Insurance companies’ role.
I admit that it is a tricky question without an obvious answer for everyone. However, I believe that insurance companies – the main payers of the repair bills – push the collision repair industry forward. Some of you may disagree, claiming, not without a good reason, that insurers often prevent bodyshops from having healthy margins and nourish unhealthy competition and excessive consolidation. In fact, these statements are also true. On the contrary, insurance companies are probably the most efficient businesses as to calculating risks and optimizing costs. And yes, repair bills are just costs for them. Being themselves in a very competitive market, insurers push the collision repair industry towards costs optimization, starting from the accident itself all the way to the repaired vehicle delivery to the customer. The repair process must be safe (they hate law suits), smooth (extra communication and claims handling is expensive), and, above all else, fast! Hours billed by bodyshops is the key component of each invoice to be paid, therefore it ought to be as low as possible. This immense pressure from the insurance companies inevitably cause rates cutting, so only the strongest and fine-tuned bodyshops survive. One could feel a victim and cries over it, but the rest of us will think of how to cope with this harsh reality and turn lemons into lemonade.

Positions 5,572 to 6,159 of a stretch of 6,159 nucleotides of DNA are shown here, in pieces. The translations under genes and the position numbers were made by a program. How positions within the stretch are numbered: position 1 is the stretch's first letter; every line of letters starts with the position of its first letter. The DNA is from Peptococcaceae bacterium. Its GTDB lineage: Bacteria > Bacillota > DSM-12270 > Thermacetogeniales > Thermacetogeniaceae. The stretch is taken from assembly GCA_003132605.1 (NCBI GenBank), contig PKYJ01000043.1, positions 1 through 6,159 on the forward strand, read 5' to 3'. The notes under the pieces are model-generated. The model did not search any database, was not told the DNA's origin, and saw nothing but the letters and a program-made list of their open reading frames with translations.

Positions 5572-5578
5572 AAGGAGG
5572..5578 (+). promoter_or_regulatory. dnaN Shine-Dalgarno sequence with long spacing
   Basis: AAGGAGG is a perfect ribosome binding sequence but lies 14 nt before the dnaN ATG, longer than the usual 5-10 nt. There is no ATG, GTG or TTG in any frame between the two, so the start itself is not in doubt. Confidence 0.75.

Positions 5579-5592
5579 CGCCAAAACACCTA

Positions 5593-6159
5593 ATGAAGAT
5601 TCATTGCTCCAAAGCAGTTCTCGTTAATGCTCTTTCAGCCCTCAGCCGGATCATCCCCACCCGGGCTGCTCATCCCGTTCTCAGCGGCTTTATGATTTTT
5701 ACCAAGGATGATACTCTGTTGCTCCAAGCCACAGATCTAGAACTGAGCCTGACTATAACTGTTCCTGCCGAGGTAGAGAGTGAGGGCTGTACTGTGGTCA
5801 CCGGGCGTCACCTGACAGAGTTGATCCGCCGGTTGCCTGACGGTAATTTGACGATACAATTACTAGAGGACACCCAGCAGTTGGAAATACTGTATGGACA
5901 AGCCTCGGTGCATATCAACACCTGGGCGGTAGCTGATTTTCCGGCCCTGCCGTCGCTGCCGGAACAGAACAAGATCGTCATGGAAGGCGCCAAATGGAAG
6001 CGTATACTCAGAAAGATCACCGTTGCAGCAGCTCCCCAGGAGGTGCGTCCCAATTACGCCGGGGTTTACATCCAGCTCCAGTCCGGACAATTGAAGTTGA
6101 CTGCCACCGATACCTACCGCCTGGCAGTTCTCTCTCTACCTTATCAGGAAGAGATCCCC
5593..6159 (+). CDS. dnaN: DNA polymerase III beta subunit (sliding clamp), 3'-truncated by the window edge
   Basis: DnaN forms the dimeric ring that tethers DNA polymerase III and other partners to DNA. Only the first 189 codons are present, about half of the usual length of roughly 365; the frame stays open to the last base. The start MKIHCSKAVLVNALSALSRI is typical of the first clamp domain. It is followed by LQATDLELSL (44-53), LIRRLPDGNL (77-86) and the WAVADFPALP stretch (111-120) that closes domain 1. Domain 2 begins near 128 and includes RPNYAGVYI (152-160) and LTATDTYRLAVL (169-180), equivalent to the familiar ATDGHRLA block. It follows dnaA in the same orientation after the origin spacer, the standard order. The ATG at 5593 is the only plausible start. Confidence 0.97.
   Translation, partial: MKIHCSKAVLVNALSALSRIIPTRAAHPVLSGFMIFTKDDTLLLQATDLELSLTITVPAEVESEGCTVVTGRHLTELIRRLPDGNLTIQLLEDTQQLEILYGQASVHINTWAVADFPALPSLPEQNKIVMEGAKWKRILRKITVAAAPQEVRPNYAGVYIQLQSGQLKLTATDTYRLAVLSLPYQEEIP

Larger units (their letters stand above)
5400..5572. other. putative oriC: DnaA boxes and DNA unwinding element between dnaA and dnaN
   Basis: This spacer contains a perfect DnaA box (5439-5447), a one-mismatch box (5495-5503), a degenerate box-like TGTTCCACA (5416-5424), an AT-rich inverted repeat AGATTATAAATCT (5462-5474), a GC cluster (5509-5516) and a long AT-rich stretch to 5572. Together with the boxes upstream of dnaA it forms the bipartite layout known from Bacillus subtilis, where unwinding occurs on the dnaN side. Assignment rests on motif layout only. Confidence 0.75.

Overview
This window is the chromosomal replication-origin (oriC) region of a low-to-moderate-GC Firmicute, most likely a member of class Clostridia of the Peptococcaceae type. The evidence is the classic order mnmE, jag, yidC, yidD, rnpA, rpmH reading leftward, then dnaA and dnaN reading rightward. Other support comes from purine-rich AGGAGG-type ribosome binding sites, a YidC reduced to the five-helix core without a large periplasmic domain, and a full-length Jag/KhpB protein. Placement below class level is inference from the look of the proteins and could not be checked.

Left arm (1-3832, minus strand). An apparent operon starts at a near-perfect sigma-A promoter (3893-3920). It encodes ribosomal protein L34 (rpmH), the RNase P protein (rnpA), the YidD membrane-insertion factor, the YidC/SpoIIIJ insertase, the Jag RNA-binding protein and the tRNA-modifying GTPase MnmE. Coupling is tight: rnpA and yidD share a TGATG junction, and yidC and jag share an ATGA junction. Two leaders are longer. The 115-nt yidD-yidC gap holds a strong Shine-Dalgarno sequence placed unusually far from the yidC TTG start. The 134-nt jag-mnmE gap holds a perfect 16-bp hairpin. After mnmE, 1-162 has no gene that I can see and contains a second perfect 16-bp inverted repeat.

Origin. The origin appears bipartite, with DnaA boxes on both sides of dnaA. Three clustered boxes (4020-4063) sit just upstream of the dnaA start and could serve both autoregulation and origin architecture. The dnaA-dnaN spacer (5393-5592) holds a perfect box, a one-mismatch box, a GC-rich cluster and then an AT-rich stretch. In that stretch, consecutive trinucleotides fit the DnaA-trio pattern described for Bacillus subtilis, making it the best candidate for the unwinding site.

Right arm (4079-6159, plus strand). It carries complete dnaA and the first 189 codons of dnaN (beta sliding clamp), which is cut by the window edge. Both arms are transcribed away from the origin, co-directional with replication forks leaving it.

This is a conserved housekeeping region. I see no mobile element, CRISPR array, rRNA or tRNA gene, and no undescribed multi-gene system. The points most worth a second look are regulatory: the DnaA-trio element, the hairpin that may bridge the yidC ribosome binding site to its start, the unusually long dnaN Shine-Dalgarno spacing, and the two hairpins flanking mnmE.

Conflict of interests?
For the bodyshops though, at first glance, the math is working just the opposite. A bodyshop is earning money according to the hours billed. The more, the better. So, is it a never ending conflict of interests? Not necessarily. A truly productive bodyshop usually has much shorter vehicle repair cycles and substantially more hours billed per day. This idea is extensively covered in the book «The secrets of America’s greatest body shops» by Dave Luehr and Stacey Phillips, which I strongly recommend you to read. Yet, how to achieve the desired productivity? It is easier said than done. In one sentence, productivity depends on each and every person, who is involved even remotely in the repair process. But this is the subject of the next articles.
Economies of scale in a bodyshop.
Coming back to the initial question, I want to stress once again that insurers are not necessarily on the other side. In order to get more business from them, you need to understand their way of thinking and their goals. Faster and cost-efficient repairs mean happier customers, less costs on the curtesy vehicles and better profits. If your bodyshop provides that, then workflow will be continuous, and you will never have to worry about new customers. More work will trigger economies of scale and empower you with greater bargaining power in relations with your suppliers. The last, but not the least, the business with strong relationships with insurance companies will always have much higher price tag in case you desire to sell it! A potential buyer always evaluate the customers base, prior to evaluating premises, equipment, personnel and other financial figures. For me, being able to sell your business at a good price is a recognition of your lifelong effort and success. Keep this in mind…